These concerns were crystallised following the closure of Sterling College in Sydney, a private education college offering vocational qualifications which went into administration in late July.
Sterling College shut its door on 500 mainly overseas students, all of whom had spent thousands of dollars in tuition fees.
The controversy brought to the fore the issue of financial mismanagement in this lucrative sector, and substandard courses.
I spoke to former lecturers at Sterling College who complained about not being given even the most rudimentary teaching tools, like overhead projectors, hand-outs and textbooks.
One lecturer told me she had been teaching a course on ethics at the college, but felt there was something deeply unethical about the courses being offered.
Hardeep Kaur was close to completing her course when Sterling College went into administration. She has not yet told her parents, who have forked out tens of thousands of dollars for her education:
“They are calling every day and asking how the studies are going. I had to just say everything is fine, because I can’t tell them. They will be in shock. I didn’t tell anything to them.”
“We spent thousands of dollars,’ she says. “How would they feel? They will be in shock.”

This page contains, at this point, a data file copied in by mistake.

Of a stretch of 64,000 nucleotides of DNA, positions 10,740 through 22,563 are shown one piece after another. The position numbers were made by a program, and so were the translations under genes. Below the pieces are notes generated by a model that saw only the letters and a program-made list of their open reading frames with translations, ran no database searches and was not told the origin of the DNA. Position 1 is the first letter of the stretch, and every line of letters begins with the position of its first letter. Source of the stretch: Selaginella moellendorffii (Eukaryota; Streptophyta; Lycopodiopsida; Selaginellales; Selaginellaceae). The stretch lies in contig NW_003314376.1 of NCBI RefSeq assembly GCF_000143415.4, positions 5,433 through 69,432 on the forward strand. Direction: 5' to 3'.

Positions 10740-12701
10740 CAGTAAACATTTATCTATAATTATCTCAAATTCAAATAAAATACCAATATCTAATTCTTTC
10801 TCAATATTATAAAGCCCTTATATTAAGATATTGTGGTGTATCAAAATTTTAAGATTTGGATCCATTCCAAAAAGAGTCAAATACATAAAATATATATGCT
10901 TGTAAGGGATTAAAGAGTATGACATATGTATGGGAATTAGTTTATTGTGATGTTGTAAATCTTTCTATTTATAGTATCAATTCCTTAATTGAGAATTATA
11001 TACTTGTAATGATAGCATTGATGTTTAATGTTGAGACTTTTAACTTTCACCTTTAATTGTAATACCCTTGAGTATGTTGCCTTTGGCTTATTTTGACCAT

Her friend, Sashi Ray, is in a similar predicament. “Someone please take care of the international students. We are not here only for the milking, we are not the cash cow. We are here for education.”
Amit Dasgupta, the Indian consul general, requested a posting to Sydney because his daughter is studying in the city.
He wants tighter regulation of this multi-billion dollar industry from the state and federal government, and believes it is now happening.
“It has got the goose that lays the golden egg,” he says of the Australian government. “You don’t want to kill the goose. You have to figure out a way by which you look after the goose. And the only way you can do that is to get the foxes out of the way.”
The state and federal governments are implementing reforms which will strengthen the accreditation process for private colleges, and clamp down on unscrupulous colleges.
With student interest from India already showing signs of trailing off, it has also mounted a diplomatic offensive.
The Australian Deputy Prime Minister, Julia Gillard, visited India this month. Mr Rudd plans to make his own visit before Christmas.
At a protest march in Sydney this month, the Australian authorities might have been unnerved by the presence of so many camera crews from China, another lucrative market in the overseas student industry.
Australia is often stereotyped as an unusually racist country, partly because its White Australia immigration policy lasted until the early 1970s.
But perhaps the bigger story of the post-war years is how a mono-cultural society became a successfully multi-cultural society, without much of a backlash.
Geographically and diplomatically, it is well placed to have an enhanced international role in what is likely to be an Asia-dominated century.
But alienating students from the emerging giants of India and China could impede its global ambitions.
As part of changes under Tier 4 of the points based system, Colleges and educational providers in the UK have recently gone through a rigorous new accreditation and licensing process designed to stamp out bogus and ill-equipped establishments.